Hiking in the Yukon. Image: Pat Morrow
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"I left inspired to protect the special places in my own backyard."
Sara Renner, Y2Y supporter

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Getting It Right

"Highway 20 is the first major road that animals encounter as they roam west out of Yellowstone and a critical region for continental wildlife connectivity," says Y2Y's Kim Trotter.

Yellowstone National Park may be home to some of your fondest wildlife memories. Perhaps it was when the kids saw a wild bison for the first time; or when you witnessed Old Faithful erupting.

No matter when you arrived in Yellowstone, likely you traveled along one of America’s longest roads – U.S. Highway (Hwy) 20. Stretching from coast to coast, Hwy 20 cuts through Yellowstone National Park. It’s an extraordinary road through rugged and pristine natural areas, but it can also be deadly for wildlife needing to cross it.

"Hwy 20 is the first major road that animals encounter as they roam west out of Yellowstone and a critical region for continental wildlife connectivity," says Kim Trotter, Y2Y’s U.S. Program Director. Along this stretch, studies have shown that nearly one in four accidents are caused by wildlife, a rate that’s almost five times the average.

Bears in YNP
Photo: D. Simon Jackson

Something had to be done—for driver safety and wildlife connectivity alike.

Because of your crucial support, Y2Y is leading efforts through the Henry’s Fork Legacy Project to seize a once in a lifetime opportunity.

"We are at a unique transportation planning intersection," suggests Trotter. "Both the state and district planners are beginning their multi-year plans to improve the highway, and we are getting out ahead of their decision-making process to gain public support and influence their plans to include wildlife-friendly changes."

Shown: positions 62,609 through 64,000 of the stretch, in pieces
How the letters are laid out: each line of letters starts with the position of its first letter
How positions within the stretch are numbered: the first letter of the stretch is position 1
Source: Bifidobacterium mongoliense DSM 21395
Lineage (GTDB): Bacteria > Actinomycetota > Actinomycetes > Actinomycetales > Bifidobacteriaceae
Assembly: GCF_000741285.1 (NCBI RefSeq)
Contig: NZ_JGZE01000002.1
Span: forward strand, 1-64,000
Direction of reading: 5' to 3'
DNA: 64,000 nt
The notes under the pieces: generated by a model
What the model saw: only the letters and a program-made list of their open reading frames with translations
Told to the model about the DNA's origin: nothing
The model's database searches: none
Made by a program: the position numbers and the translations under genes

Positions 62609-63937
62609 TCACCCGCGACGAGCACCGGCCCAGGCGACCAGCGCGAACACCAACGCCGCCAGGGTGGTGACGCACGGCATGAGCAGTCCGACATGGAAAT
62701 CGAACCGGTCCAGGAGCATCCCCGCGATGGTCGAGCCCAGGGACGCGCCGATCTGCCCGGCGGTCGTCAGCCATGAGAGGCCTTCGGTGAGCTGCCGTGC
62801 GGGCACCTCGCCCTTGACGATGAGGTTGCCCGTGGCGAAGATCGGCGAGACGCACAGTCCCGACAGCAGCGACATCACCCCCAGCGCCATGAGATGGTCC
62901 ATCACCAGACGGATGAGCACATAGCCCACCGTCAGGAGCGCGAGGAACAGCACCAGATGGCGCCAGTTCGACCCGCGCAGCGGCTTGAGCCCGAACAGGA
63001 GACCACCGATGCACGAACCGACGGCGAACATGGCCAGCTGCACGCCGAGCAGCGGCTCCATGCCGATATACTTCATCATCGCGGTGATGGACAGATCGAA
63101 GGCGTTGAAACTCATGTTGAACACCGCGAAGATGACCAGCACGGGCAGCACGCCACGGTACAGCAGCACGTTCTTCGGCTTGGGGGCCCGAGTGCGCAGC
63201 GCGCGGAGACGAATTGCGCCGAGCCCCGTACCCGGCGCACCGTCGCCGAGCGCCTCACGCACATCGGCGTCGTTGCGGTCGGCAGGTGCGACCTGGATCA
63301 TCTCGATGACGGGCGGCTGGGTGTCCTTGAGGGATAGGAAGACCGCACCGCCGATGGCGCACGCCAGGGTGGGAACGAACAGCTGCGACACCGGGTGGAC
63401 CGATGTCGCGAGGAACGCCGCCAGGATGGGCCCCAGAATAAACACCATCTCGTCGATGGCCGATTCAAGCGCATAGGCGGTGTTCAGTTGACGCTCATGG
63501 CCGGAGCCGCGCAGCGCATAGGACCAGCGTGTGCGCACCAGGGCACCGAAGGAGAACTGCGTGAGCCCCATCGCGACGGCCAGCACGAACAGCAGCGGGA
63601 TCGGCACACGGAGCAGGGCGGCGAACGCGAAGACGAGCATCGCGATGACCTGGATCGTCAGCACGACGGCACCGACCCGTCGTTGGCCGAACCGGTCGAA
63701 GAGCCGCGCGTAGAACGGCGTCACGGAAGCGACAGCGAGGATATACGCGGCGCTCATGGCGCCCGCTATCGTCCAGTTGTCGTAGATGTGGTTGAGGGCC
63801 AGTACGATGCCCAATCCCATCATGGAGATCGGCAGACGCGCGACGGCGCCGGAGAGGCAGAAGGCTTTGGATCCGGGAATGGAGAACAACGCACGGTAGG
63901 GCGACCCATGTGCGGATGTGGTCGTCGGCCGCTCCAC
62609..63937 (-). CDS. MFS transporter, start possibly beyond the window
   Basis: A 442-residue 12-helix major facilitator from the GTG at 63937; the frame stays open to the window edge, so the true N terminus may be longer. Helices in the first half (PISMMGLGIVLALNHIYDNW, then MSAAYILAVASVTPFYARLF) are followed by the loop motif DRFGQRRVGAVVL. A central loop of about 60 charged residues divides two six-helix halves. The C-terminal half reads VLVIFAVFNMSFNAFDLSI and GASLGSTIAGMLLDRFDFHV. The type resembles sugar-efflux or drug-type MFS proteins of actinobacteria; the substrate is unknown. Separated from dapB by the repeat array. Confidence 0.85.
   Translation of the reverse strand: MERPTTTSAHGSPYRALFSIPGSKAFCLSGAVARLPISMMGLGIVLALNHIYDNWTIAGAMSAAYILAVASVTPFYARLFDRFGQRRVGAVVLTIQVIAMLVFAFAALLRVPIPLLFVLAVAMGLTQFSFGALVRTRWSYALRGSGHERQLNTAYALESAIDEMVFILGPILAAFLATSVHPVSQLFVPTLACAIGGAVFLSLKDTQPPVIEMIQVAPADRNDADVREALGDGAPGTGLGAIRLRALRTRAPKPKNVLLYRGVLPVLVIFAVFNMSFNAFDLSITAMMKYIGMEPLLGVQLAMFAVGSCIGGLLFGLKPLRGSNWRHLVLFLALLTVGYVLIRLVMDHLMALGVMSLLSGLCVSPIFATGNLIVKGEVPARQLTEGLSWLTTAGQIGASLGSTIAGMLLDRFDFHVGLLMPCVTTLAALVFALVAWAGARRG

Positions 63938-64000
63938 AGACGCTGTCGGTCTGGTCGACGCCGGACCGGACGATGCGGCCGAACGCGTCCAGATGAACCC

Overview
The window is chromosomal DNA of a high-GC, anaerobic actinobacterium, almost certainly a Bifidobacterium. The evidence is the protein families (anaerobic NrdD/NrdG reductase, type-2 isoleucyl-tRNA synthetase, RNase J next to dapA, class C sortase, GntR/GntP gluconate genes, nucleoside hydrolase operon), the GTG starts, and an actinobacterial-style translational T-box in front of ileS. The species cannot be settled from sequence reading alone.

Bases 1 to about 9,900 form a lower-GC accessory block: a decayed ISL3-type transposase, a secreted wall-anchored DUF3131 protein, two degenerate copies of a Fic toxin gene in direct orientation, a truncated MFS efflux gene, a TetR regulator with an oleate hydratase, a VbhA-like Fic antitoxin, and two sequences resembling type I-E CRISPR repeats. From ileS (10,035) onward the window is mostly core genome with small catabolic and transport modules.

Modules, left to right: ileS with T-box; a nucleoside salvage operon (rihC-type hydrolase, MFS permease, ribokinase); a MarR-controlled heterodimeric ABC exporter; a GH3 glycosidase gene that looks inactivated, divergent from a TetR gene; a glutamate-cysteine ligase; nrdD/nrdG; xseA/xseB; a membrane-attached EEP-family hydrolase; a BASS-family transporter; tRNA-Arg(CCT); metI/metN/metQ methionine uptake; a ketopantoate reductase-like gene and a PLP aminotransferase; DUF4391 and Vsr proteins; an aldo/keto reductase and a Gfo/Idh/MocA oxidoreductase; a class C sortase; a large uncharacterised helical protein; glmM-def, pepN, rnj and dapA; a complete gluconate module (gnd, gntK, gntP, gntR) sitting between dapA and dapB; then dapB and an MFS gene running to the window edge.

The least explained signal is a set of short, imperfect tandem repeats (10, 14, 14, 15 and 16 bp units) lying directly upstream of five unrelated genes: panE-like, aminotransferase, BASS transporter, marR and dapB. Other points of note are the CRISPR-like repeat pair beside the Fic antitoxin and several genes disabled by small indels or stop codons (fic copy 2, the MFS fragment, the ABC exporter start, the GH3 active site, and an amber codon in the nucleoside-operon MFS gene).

"Too often wildlife are an afterthought when roads are planned," says Trotter. "But the best way to make Hwy 20 safer is to consider wildlife at all stages of the upgrade project—from early planning and budgeting to design and building."

Yellowstone NP 2
Photo: Stephen Legault

The collaborative effort to guide planning for Hwy 20 involves a myriad of strategies for reducing wildlife collisions, including research to identify wildlife corridors and the most effective crossing structures for each area.

Beyond working closely with key decision makers, it’s essential to engage local voices, who understand the cost of wildlife-vehicle collisions and have a strong personal passion toward increasing road safety.

"The reality is that many of those costly collisions can be prevented," says Trotter. "It just takes some foresight and a conscious effort to consider wildlife movement when designing our highways."

If done right, planned improvements to historic Hwy 20 could serve as a positive example for countless other roadways, both in this region and beyond.